Correspondence

The Muslim Invasions of Europe

In May Pope Francis canonized the 800 martyrs of Otranto, a city in Apulia in Southern Italy, who were slaughtered by the Turkish invaders of 1480.  Their invasion across the narrow seas between Albania and Italy was a sequel to the fall of Constantinople in 1453 and the advance of the Turkish armies up the Balkans toward Belgrade.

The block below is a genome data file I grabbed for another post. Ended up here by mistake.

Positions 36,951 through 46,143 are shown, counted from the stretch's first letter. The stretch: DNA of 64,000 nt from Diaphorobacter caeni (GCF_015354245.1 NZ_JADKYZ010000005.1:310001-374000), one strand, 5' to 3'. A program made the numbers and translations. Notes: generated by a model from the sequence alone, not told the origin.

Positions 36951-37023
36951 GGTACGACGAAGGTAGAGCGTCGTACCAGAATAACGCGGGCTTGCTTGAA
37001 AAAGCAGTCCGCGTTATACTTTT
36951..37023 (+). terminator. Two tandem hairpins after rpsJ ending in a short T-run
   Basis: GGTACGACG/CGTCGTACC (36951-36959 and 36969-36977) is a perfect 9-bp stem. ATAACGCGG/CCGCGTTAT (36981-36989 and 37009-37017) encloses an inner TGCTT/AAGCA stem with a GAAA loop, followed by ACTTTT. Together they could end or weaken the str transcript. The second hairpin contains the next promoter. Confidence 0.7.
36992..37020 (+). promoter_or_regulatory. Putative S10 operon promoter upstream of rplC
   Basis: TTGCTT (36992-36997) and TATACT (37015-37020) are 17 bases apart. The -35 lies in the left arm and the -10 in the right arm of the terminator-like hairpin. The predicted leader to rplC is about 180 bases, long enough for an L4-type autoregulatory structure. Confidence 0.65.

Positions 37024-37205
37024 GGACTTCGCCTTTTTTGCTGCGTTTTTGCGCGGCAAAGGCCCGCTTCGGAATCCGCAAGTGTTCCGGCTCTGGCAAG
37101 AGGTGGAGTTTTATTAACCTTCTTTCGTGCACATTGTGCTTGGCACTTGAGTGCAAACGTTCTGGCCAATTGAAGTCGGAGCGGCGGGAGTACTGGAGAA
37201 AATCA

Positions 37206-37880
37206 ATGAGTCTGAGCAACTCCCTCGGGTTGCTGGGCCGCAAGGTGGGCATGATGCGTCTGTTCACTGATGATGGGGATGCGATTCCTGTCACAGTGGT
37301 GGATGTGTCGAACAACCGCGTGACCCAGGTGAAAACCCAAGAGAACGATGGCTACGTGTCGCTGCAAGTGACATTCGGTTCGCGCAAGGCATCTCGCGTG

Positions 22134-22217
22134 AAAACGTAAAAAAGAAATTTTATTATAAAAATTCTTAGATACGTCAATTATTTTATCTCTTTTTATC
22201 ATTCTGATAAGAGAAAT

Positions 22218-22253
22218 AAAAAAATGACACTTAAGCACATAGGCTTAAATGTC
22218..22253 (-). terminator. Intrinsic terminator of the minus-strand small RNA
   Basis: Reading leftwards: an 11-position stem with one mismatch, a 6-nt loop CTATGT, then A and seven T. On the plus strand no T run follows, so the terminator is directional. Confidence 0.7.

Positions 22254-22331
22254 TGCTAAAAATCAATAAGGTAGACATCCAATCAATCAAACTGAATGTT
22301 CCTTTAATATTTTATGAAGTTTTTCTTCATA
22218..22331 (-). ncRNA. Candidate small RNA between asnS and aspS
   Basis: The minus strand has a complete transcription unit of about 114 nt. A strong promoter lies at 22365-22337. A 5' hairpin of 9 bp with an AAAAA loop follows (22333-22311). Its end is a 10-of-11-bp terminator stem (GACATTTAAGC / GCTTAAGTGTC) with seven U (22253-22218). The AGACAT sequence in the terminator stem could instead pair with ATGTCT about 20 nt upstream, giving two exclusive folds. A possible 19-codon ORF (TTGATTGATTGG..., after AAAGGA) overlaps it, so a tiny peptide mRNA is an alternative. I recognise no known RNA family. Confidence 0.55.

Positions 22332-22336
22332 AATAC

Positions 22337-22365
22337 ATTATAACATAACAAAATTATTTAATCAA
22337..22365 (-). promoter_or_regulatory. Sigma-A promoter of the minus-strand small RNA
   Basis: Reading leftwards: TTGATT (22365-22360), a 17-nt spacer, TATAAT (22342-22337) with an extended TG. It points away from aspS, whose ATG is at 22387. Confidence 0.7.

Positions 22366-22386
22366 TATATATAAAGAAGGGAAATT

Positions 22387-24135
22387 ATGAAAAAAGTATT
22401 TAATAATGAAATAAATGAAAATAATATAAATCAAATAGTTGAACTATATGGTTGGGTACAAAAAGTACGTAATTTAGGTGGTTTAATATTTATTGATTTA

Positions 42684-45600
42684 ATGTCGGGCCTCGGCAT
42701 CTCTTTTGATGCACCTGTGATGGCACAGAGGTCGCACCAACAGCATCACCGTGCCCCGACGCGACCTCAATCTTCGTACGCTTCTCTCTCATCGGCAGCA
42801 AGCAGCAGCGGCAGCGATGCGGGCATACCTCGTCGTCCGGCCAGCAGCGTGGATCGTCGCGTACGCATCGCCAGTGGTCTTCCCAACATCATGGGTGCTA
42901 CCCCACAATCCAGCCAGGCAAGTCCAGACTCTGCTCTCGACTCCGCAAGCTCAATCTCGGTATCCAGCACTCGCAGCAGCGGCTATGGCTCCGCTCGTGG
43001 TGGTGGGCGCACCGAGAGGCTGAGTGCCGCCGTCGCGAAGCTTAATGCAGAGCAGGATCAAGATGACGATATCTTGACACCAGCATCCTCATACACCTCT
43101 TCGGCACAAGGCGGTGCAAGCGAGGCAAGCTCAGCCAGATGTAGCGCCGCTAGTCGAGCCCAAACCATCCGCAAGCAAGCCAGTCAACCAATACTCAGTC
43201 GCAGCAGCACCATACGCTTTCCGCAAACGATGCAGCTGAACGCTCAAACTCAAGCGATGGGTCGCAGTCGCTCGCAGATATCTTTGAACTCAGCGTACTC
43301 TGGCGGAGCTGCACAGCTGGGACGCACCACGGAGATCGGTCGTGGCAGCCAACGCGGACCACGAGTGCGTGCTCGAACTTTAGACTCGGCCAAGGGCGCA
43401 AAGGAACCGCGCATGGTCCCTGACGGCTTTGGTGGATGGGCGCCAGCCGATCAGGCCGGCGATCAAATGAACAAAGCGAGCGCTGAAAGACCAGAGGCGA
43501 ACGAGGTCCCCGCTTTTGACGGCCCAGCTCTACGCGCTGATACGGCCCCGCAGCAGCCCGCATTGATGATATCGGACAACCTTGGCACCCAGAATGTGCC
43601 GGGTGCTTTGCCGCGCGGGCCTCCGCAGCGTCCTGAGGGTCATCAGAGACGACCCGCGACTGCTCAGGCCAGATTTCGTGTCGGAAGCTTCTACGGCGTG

Upon arrival in Apulia, the Turkish army demanded that the inhabitants of the besieged city of Otranto surrender and convert to Islam.  They refused, and two weeks later the Muslims broke into the city and slaughtered its people, with many others being sold into slavery.  They entered the cathedral and killed the archbishop of Otranto as he was celebrating Mass, together with his congregation.  The following day the Turks rounded up the 800 survivors and ordered them to convert to Islam.  Led by Antonio Primaldo, a cutter of cloth, they all refused to renounce their Christian faith and were publicly beheaded.  That they had chosen martyrdom was soon perceived and proclaimed by the people of the region, and their sacrifice has been commemorated annually ever since.  They were beatified in 1771, and after a thorough historical investigation the validity of their cause was finally approved in 2007 by Pope Benedict, who announced their canonization in February 2013.  The ceremony in Rome in May was the culmination of a long and careful...

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